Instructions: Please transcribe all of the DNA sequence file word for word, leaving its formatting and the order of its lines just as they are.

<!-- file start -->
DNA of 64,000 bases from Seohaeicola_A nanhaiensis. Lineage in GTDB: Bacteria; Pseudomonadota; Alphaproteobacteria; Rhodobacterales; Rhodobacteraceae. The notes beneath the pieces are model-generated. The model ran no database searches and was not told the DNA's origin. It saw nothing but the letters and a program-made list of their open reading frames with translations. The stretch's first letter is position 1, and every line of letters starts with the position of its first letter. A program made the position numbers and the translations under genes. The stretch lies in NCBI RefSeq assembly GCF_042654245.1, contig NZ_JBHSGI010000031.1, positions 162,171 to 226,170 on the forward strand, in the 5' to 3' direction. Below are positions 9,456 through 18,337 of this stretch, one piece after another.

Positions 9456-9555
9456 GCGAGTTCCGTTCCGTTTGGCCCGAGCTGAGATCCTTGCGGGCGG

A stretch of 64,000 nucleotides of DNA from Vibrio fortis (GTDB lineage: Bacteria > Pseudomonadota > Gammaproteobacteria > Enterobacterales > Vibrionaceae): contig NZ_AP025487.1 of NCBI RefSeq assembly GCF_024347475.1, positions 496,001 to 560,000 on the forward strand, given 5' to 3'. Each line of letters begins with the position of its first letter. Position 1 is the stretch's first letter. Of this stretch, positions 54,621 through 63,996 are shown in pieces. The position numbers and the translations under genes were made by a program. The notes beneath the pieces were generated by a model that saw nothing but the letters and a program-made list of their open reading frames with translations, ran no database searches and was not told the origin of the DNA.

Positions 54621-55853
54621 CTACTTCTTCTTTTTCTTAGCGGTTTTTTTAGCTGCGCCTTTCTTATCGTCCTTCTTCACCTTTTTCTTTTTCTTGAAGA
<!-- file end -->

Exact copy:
DNA of 64,000 bases from Seohaeicola_A nanhaiensis. Lineage in GTDB: Bacteria; Pseudomonadota; Alphaproteobacteria; Rhodobacterales; Rhodobacteraceae. The notes beneath the pieces are model-generated. The model ran no database searches and was not told the DNA's origin. It saw nothing but the letters and a program-made list of their open reading frames with translations. The stretch's first letter is position 1, and every line of letters starts with the position of its first letter. A program made the position numbers and the translations under genes. The stretch lies in NCBI RefSeq assembly GCF_042654245.1, contig NZ_JBHSGI010000031.1, positions 162,171 to 226,170 on the forward strand, in the 5' to 3' direction. Below are positions 9,456 through 18,337 of this stretch, one piece after another.

Positions 9456-9555
9456 GCGAGTTCCGTTCCGTTTGGCCCGAGCTGAGATCCTTGCGGGCGG

A stretch of 64,000 nucleotides of DNA from Vibrio fortis (GTDB lineage: Bacteria > Pseudomonadota > Gammaproteobacteria > Enterobacterales > Vibrionaceae): contig NZ_AP025487.1 of NCBI RefSeq assembly GCF_024347475.1, positions 496,001 to 560,000 on the forward strand, given 5' to 3'. Each line of letters begins with the position of its first letter. Position 1 is the stretch's first letter. Of this stretch, positions 54,621 through 63,996 are shown in pieces. The position numbers and the translations under genes were made by a program. The notes beneath the pieces were generated by a model that saw nothing but the letters and a program-made list of their open reading frames with translations, ran no database searches and was not told the origin of the DNA.

Positions 54621-55853
54621 CTACTTCTTCTTTTTCTTAGCGGTTTTTTTAGCTGCGCCTTTCTTATCGTCCTTCTTCACCTTTTTCTTTTTCTTGAAGA